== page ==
While driving through the deserts of Southern California recently, we passed through the tiny town of Niland. There’s not much there — a gas station, a few homes, some very dusty streets — but just before we turned off the main road I saw something incredible: two mules, tethered outside a row of shops as though it were the old west.
Laura, who was driving, quickly pulled over and I jumped out to see what was going on. As I walked up, I met the man who is just barely visible in the shadows of the picture above (he’s standing behind the white mule).
The man, who never told me his name, was wearing only a faded green kilt. He had gray hair and a solid black line tattooed across his face, under his eyes. His skin was deeply creased and leathery, and his belongings lie in a pile in the shade. It was well over 100 degrees.
The man told me he had been riding around the U.S. with his two mules for many, many years. He arrived in the Niland and Slab City region about three years ago, and had more or less stayed put ever since. Apparently I was not the only person surprised to see his mules tethered up outside a laundromat, because he was thinking of starting a business in which he would charge tourists to sit in the saddle and take a picture.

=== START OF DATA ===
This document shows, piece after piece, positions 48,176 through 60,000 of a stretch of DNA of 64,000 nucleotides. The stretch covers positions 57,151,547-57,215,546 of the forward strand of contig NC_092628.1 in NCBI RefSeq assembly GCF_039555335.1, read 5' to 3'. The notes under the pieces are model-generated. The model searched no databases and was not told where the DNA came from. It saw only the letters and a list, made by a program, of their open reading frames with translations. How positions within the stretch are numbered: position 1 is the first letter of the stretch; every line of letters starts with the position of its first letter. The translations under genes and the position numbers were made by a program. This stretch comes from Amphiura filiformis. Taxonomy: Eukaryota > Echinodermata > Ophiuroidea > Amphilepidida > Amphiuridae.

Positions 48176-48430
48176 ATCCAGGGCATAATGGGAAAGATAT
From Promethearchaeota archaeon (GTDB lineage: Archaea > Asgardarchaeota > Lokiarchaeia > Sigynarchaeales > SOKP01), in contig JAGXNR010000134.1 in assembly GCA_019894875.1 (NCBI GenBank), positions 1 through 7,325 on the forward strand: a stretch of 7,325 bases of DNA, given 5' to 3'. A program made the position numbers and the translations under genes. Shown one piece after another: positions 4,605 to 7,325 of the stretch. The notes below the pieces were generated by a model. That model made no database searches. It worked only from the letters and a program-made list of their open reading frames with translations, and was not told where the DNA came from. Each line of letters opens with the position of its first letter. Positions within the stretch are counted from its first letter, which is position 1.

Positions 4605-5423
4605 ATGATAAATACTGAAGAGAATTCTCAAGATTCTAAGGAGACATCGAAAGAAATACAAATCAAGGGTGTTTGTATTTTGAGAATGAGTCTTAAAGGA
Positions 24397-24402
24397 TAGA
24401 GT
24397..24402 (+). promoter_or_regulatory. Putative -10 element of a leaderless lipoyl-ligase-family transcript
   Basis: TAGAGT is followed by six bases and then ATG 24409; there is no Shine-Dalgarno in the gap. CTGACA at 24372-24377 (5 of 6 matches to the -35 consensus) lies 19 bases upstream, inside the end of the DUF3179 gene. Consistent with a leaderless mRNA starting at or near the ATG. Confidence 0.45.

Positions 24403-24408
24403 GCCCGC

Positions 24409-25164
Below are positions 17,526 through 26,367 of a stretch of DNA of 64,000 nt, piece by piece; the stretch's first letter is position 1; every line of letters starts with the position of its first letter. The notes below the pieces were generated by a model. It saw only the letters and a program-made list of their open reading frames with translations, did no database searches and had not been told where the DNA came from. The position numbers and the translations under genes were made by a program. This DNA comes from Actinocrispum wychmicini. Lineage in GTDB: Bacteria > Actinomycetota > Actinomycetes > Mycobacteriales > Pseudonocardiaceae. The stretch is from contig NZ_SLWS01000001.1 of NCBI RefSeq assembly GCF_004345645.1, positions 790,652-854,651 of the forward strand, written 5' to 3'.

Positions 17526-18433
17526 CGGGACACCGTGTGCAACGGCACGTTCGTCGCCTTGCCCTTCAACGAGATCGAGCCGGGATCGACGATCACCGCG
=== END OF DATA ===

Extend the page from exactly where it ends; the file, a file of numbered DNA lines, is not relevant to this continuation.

He offered to let me be the first customer, but I declined.
I’ve mentioned this story a few times to people, and sometimes they’ve concluded the man is “homeless.” Technically that may be true, though that word and it’s urban connotations don’t quite capture his lifestyle. Like many of the people I met on this trip, this man’s reasons for where he was are complicated, but include a strong sense of free spiritedness and a disdain for more conventional life.
In any case, before this trip I had never met someone who spent years riding mules through American wild lands. Actually — and despite studying the American West for my master’s thesis — I didn’t even think that was still possible. But this man did it.
Earlier this year, Laura wrote about the weird serendipity of travel. When you get out on the road, unexpectedly enlightening things happen that you could never have anticipated. This was one of those experiences.
— Jim Dalrymple II